WNBA Expansion: Commissioner Cathy Engelbert wants to add two teams in the near future, so which cities make sense?

Just before the 2022 WNBA season, the Las Vegas Aces waived Mya Hollingshed, the No. 8 overall pick from that year’s draft, while the Minnesota Lynx severed ties with 2020 Rookie of the Year Crystal Dangerfield. Both players have been victims of the league’s brutal roster crunch, which has worsened in recent years due to CBA changes and an improving talent pool.

This spring, the problem seems to have come to a head, and everyone from fans to star players are calling for changes.

“Under no circumstances should we have a league where the best draft picks aren’t on a roster,” said Los Angeles Sparks forward Chiney Ogwumike.

Even in a perfect world, there are only 144 roster spots available in the league – 12 in each of the 12 teams. But due to salary cap concerns, many teams only have 11 players, making it even harder to earn a spot.

“I think it really resonated this year because this is year 3 with the new CBA,” Stewart said. “Now that these contracts are being negotiated and renegotiated, they’re all getting a little bit more expensive, I’d say. That creates fewer squad spots and fewer spots in the league in general.”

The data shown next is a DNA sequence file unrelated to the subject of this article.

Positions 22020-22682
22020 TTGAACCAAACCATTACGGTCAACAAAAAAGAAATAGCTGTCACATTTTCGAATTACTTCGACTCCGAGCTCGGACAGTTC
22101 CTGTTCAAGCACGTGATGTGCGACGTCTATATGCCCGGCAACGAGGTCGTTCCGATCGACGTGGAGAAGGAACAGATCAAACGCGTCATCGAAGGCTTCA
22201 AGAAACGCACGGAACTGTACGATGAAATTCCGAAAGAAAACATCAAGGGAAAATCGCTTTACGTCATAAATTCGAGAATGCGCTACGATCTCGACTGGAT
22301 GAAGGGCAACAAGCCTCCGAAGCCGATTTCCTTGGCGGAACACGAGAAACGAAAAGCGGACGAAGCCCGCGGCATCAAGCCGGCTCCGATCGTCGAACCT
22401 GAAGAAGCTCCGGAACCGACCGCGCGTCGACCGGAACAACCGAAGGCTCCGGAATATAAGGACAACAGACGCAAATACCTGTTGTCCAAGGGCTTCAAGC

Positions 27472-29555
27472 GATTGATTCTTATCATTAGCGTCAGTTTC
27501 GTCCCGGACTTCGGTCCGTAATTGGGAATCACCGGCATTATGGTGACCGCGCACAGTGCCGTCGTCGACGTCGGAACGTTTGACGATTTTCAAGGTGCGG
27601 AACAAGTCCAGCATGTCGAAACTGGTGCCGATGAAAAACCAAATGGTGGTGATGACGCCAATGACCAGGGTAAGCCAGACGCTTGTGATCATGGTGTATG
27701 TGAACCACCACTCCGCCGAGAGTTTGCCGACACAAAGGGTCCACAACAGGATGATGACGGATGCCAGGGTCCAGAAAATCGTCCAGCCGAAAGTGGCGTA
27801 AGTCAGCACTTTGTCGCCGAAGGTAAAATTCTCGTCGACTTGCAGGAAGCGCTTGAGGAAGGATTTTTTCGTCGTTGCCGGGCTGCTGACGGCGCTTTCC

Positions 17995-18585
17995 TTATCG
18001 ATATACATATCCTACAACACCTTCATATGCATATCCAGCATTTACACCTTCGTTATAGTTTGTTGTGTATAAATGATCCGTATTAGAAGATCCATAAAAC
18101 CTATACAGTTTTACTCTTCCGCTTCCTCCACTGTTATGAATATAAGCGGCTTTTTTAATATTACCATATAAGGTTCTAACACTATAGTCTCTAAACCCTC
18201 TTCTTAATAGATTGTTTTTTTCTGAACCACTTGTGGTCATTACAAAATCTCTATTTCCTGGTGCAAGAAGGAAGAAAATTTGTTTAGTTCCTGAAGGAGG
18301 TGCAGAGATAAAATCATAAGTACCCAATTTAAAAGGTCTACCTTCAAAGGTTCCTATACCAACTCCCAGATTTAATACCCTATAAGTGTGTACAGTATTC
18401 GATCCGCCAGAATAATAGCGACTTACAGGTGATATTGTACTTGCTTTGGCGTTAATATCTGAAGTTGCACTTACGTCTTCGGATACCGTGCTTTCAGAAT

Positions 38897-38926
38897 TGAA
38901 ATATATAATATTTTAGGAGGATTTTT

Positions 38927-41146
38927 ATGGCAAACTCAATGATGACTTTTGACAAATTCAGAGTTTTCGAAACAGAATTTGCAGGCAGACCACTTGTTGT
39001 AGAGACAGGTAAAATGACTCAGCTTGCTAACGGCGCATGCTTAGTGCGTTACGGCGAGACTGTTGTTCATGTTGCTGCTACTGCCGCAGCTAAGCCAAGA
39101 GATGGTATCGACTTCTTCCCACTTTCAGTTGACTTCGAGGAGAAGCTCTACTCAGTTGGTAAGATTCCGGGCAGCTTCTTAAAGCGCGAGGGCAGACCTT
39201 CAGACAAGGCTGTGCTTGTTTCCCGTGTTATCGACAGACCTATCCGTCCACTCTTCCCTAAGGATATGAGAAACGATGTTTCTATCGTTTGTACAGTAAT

Regardless of the situation, the most obvious option when you run out of space is to expand.

One way is to add a few roster spots to each team. This would open up more possibilities for players while also creating more development paths. An underdiscussed aspect of the league’s roster issues is that in a minor league with a short season, most coaches and GMs prefer veterans who can jump in and play right away. As a result, young players who have potential but need time to grow are often overlooked and forced to improve their games abroad or on their own.

However, WNBA commissioner Cathy Engelbert is in favor of adding new franchises to the league. Notably, two new expansion teams over the next few years, although no exact timeline has been given.

“We’re changing the economy of the league,” Engelbert said. “We want to bring new owners into the league in the longer term. We have to find the right time for this. We do a lot of data analysis. … We will continue this analysis and hopefully sometime this summer we will be able to say more. But we want to think about it.”

“We don’t want to jeopardize the momentum we have, but we understand the issue with squad sizes,” Engelbert continued. “But when you’re a country the size and scale of ours and you’re only in 12 cities, growing the league is also a way of doing that. Then open roster slots. I don’t think it’s about rosters per team. It’s about more opportunities for more players.”